We did have many good times together, but our struggles were always troubling us.  We both went to counselors at different times in our marriage, hoping to get help.  Though we always worked at talking we would go long periods of time when one or both of us would stop trying to have a physical relationship.

When we had been married for about 12 years we experienced one of these periods that lasted just over 18 months.   My wife had shared with me that she did not know why but she had absolutely no sexual desire at all.  I believed it was wrong for me to ask for intimacy when it would be only one sided.  I eventually started sleeping on the couch because it was too much for me to lay next to her in bed.  During all this time we attended church, had family prayer, family home evening, went to the temple together, and spent long hours together talking.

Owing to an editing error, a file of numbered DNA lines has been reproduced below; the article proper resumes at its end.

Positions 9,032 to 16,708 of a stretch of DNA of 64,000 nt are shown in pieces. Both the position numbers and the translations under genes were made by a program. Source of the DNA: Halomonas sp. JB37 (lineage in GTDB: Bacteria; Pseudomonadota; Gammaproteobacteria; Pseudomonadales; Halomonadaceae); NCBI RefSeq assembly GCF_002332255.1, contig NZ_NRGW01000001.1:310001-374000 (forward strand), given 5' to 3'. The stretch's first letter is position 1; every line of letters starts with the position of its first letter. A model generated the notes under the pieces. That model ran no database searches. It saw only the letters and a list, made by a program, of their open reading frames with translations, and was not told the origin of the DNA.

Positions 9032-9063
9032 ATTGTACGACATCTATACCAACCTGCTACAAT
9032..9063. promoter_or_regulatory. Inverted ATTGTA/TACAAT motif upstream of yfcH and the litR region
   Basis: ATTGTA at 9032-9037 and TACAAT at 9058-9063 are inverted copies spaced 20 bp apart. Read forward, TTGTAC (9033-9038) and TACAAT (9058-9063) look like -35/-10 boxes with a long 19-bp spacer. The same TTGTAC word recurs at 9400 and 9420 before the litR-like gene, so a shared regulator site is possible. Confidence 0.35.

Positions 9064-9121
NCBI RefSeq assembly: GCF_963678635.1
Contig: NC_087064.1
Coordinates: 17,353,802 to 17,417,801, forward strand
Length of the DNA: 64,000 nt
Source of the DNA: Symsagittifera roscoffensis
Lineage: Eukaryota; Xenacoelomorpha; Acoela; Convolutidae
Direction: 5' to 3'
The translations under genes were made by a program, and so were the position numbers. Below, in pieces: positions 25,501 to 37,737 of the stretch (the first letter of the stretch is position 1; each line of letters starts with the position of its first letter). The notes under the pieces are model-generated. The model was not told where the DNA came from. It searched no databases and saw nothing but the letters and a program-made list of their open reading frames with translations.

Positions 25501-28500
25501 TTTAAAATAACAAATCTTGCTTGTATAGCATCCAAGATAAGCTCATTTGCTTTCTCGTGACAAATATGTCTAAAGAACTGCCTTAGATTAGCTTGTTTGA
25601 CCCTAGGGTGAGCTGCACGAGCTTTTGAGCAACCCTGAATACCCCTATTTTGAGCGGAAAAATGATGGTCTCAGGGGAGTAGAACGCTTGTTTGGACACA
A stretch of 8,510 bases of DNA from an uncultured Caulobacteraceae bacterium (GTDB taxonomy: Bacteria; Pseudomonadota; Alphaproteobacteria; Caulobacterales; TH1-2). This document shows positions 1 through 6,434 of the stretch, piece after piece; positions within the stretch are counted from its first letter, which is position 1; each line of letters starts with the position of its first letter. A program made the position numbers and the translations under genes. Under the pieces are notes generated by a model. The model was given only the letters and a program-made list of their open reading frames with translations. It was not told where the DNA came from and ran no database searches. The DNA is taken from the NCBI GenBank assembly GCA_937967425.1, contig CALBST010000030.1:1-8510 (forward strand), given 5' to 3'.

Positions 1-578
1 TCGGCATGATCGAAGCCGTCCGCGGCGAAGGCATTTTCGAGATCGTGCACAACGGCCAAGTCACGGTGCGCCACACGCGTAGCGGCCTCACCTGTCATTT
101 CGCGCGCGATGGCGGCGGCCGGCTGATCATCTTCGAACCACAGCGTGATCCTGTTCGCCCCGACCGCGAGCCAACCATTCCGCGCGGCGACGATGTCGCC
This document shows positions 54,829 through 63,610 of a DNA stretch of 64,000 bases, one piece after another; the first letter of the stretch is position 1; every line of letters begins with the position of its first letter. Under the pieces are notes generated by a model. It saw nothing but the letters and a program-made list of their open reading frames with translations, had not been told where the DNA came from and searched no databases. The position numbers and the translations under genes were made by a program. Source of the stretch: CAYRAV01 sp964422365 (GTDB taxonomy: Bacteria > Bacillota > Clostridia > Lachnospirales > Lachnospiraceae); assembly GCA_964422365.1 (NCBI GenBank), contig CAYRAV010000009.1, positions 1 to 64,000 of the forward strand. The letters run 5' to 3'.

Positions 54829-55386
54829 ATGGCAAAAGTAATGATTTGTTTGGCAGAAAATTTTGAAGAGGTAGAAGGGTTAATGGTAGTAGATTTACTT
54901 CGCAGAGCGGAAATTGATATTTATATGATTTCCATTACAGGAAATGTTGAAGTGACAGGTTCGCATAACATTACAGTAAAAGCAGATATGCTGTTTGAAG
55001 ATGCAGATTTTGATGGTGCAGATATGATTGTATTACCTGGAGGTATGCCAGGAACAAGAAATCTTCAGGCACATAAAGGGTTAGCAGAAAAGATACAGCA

At this time I felt hugely guilty for my sexual desire.  I believed that anyway that I could express them would be evil or sin.  I believed it was wrong to approach my wife with them, it was definitely wrong to go to anyone else, and I believed it was wrong to masturbate.  I started feeling insane with my sexual desire.  I even prayed for sexual desire to be taken away.  This seemed to only make them increase.  During this time I went to stake priesthood meeting the theme was internet porn.  This was a temptation for me and I knew to resist these temptations, but I was on the verge of tears because I wanted them to tell me how to get rid of this insane desire.  I hoped in vain for some guidance.  Maddingly, none came.  I was sitting next to my elder’s quorum president during this meeting.   I think I really worried him.  The very next Sunday he taught a lesson on forgiveness, how no matter what we have done God loves us and we can be forgiven, some how this message did not really address my issues.